I have an issue with holiday chocolate. Most often, it is cheap--even cheaper than usual. For instance, I may have eaten a Christmas candy this past December that had the KitKat label on it--but it did not taste like a KitKat. It tasted even cheaper than usual, positively run down with extra oil so that I wondered how they could put the usual KitKat label on it at all (and, you know, it isn't as if KitKats are great chocolate to begin with, though I do like them sometimes, anyway). Further, many times these holiday chocolate takeovers in store displays happen at certain holidays that are supposed to encourage the best within humanity, Christmas and Easter. (I'm not counting Halloween because there isn't as much chocolate candy as other kinds, and there it is at least called "candy" rather than "chocolate.")
"Peace on earth and good will toward men" while I fill these stockings with cheap chocolate whose cocoa was grown by slaves? Let's celebrate the resurrection and the absolution of sin by eating a whole chocolate bunny whose production promoted child labor with slave conditions and otherwise entirely unethical processes? Okay.
You'll have to excuse me. I know we like to pretend that cocoa farming isn't an ethical issue because we have to go out of our way to read about it--and we feel like we have to go too much out of our way in order to avoid taking part in the negative aspects of cocoa farming. (Reminder, it isn't just chocolate bars. What else do you eat or use that has cocoa in it? Cereal, maybe? Store-bought cookies? Ice cream? Does the label say anything about that cocoa?) As you know, I have been growing increasingly uncomfortable about this.
So I wanted to offer some options in the face of those big store displays of what I'll simply call cheap chocolate. These are some ways to incorporate the idea of chocolate into your Easter celebration, if you so wish to do so, in contrast to the store displays. They will not only avoid the very cheap quality of Easter chocolate, they will also be, well, the more ethical choice to make.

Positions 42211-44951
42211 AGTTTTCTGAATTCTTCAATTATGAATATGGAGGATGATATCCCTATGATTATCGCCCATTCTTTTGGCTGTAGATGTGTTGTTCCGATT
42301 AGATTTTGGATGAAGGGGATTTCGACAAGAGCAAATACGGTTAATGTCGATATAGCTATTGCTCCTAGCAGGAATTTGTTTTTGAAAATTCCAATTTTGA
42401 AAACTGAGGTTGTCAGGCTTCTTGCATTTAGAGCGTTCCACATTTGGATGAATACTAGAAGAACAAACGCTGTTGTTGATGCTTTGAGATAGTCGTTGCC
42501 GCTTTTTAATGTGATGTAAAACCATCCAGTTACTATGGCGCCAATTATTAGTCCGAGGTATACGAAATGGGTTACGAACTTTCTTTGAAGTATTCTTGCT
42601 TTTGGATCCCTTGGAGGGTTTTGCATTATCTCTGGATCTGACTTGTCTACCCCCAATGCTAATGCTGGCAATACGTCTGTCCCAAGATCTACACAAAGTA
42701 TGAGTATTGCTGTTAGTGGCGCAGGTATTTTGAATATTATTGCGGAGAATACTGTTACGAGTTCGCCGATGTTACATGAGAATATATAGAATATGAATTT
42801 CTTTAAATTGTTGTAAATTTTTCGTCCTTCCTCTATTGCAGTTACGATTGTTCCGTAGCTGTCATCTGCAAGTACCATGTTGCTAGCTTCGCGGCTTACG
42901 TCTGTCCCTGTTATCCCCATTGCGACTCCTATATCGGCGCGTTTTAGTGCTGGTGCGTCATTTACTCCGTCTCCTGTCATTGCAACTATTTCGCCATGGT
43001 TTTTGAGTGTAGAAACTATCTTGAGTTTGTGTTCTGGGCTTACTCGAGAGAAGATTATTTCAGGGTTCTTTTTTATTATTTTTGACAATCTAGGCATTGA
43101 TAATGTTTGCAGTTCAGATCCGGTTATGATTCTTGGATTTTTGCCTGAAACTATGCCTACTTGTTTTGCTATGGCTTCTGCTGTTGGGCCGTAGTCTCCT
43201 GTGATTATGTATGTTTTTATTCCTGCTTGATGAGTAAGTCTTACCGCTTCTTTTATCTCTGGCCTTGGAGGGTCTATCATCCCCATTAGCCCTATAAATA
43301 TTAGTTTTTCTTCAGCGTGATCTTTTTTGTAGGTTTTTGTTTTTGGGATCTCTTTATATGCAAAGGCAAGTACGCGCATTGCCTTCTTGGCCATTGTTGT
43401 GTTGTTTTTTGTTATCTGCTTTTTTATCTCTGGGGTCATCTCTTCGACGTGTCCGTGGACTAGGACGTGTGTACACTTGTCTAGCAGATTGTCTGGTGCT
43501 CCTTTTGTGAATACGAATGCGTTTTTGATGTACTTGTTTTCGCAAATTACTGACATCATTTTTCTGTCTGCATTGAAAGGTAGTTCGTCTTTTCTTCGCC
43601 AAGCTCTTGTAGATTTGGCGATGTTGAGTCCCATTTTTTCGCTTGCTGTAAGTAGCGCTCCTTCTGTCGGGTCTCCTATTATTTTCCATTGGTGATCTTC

When you think about it, avoiding questionable chocolate is actually one of the easier of the responsible choices/life changes that are out there (which have to do with so many issues, ranging from saving water to being less wasteful to making sure all of your products, food and clothing and others, are in the spirit of fair trade).
- Don't overlook chocolate bars just because they aren't in the shape of a bunny or don't say Easter on them. Most Easter chocolate is either the same as the non-seasonal kind (just in different packaging) or it's a cheaper version that's been watered down with extra oil (like the afore-mentioned Christmas KitKat). Just buy a good fair trade chocolate bar that you've chosen specifically for the recipient (usually milk chocolate for young children, etc.) and maybe make it festive with a spring-colored ribbon or by adding it to another gift or a card.
- If you're in a big city, there is good chance there is a chocolate maker nearby. Choose one who uses fair trade chocolate to make their confections or truffles. And they will all have some type of seasonal chocolate, whether it's just in seasonal packaging or it's in bunny shapes or maybe even has seasonal flavors. Yes, it'll probably cost more and take more time to get than just picking up bags of candy at Wal-Mart, but there are obviously many benefits to choosing this option instead.
- While many of the fair trade chocolate companies don't really make seasonal chocolate (there must just not be enough of a market for it yet), there are a few out there who do make Easter chocolates. Divine Chocolate makes foil-wrapped dark chocolate eggs and speckled sugar shell milk chocolate eggs. Lake Champlain (who I didn't realize uses fair trade cocoa) makes chocolate bunnies in lots of shapes (in white, milk, and dark chocolate), chocolate eggs in many flavors, and chocolate carrots and flowers. Sjaak's Organic Chocolates (a company I admit I had never heard of before) makes chocolate bunnies and eggs. There are probably more, but these are just a couple to get you started.
- Buy fair trade chocolate bars and melt them into bunny or egg or carrot shaped molds. I recommend Theo's milk chocolate for both children and adults, or you can use your favorite dark chocolate if it's mainly for adults.
- Buy fair trade cocoa powder (and possibly also chocolate bars, depending on what recipe you use) and make brownies. Cut them into small pieces and put them in candy bags to give to children. If you're serving this as dessert rather than giving it as gifts/favors, you can do flourless chocolate cake instead, if you prefer.
- Speaking of dessert. Do you really feel like Easter won't be the same if you don't have a chocolate bunny? Children might because they're still completely subject to marketing, but do adults? Have cookies instead. Chocolate chip, lavender with rose frosting, whatever you like. Make sugar cookies in the shape of bunnies if you really must have bunnies around; you can even use a recipe involving cocoa powder so that they'll be chocolate bunnies. Make them in the shape of eggs and make an activity out of decorating them with icing--you could even hide the icing tubes in place of hiding eggs (and this way you know which colors haven't been found yet) (assuming you don't make your own icing, of course).
And if you're looking to read a little more, you might want to start with this short article from a couple of years ago on Huffington Post Canada.